There may be occasions when one wants to verify what OS X (or macOS) version is running on a Mac. We all know how to do it from the GUI with “About This Mac,” but here’s how to do it from the UNIX command line when necessary.
First, as a reminder, one can display which version of OS X (or macOS) is installed on a Mac from the menu bar with Apple > About This Mac. That’s the standard GUI method.
A neat trick there is to click on the actual version number (in this case 10.11.6), to reveal Apple’s more exact internal nomenclature (15G31), as I did above.
However, there may be times when it’s desirable to get a more direct statement from the OS. I had this happen recently when an OS upgrade went terribly wrong. I suspected that the GUI wasn’t being truthful about the final, upgraded version that resulted. So I verified on the command line.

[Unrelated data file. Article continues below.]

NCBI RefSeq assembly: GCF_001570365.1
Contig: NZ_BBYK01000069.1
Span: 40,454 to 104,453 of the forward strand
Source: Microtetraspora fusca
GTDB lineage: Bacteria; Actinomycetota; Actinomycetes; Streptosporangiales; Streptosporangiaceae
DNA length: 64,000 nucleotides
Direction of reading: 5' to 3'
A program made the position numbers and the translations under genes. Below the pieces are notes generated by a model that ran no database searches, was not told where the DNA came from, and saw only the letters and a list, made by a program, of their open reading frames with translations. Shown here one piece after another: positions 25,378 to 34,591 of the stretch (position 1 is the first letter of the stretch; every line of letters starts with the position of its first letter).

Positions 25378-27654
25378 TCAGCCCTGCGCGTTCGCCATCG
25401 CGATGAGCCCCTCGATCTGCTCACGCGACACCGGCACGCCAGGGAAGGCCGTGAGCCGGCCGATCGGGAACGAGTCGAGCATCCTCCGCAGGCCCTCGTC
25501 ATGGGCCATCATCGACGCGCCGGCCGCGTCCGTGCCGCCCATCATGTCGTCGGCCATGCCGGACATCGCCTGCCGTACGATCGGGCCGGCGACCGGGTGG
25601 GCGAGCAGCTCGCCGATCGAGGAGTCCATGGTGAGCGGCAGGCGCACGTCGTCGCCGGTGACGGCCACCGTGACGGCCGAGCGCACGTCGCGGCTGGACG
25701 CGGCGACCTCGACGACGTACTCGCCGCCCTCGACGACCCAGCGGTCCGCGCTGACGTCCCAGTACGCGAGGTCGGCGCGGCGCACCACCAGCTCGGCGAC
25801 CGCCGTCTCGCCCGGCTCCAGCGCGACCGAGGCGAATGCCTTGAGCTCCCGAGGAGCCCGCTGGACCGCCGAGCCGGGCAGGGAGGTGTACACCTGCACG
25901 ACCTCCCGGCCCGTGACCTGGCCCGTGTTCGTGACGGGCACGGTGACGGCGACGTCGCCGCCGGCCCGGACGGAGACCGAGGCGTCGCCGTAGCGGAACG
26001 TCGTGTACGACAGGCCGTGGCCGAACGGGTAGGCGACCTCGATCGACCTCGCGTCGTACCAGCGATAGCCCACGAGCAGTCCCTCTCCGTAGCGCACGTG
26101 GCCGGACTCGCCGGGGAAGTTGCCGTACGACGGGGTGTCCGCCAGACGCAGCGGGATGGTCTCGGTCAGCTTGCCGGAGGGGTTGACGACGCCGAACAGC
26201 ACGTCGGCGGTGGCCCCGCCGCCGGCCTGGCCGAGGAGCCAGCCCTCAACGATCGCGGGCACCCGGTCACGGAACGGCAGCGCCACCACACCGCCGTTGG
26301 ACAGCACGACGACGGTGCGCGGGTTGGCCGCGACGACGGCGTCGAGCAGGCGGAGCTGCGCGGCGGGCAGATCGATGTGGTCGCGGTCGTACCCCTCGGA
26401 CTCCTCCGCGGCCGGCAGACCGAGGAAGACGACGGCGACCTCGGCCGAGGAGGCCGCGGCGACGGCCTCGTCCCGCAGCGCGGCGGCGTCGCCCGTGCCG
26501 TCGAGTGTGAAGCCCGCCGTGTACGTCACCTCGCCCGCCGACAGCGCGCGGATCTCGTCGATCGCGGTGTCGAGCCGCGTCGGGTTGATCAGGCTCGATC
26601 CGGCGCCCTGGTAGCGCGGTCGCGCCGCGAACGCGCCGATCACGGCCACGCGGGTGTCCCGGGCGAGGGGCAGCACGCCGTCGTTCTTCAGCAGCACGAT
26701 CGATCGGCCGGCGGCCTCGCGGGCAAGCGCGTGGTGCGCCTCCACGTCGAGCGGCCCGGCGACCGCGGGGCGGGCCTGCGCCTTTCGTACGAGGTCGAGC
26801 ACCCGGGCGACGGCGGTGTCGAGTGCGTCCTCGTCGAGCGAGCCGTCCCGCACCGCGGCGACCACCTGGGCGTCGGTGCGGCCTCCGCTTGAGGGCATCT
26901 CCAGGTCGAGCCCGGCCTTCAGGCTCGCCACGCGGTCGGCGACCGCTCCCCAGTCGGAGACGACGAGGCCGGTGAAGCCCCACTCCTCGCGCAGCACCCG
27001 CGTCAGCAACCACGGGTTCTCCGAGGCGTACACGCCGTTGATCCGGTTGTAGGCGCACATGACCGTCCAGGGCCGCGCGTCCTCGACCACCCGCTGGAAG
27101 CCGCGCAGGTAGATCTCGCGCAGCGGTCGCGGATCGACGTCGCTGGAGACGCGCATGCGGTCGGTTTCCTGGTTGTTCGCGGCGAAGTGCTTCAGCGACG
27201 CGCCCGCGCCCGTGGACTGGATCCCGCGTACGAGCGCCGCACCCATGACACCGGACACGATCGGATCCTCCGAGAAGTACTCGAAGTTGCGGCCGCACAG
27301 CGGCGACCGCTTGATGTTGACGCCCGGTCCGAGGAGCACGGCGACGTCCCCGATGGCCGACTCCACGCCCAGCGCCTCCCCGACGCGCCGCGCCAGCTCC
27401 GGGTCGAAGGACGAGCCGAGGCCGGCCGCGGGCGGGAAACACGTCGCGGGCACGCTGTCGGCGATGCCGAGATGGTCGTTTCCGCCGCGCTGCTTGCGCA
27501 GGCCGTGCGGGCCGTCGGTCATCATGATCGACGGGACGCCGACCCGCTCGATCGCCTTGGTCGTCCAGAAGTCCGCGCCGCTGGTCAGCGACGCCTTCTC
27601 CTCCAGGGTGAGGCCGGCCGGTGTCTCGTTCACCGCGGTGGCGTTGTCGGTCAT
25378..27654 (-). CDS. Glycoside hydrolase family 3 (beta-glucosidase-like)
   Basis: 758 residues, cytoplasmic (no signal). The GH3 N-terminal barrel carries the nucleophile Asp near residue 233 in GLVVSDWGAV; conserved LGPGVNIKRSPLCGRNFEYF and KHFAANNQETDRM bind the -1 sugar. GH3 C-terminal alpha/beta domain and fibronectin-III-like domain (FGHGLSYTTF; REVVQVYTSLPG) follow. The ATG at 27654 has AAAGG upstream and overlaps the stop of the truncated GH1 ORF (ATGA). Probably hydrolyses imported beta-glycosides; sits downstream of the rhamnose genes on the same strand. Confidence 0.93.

Another reason to use the command line is if one is remotely logged onto a Mac with, say, SSH and there’s no access to the GUI. But there’s a need to know which version of OS X (macOS) is running on that distant Mac.
Here’s the way to do it.
- Launch the Terminal app found in /Applications/Utilities
- Enter this command: sw_vers and hit return.
The output will look like this:
Because this command showed “Mac OS X” instead of “OS X,” I checked to see what it would show on a Mac with a Beta of macOS Sierra. Here’s what I got.
The enduring reference to “Mac OS X” is fascinating. Perhaps Apple, internally, has always thought of and labelled its BSD UNIX-based Mac operating system as “Mac OS X” in this layer. Perhaps some GUI parsing code needs a predictable string. Or perhaps it’s just a bookkeeping oversight.
It’s always interesting to see what’s going on from the command line!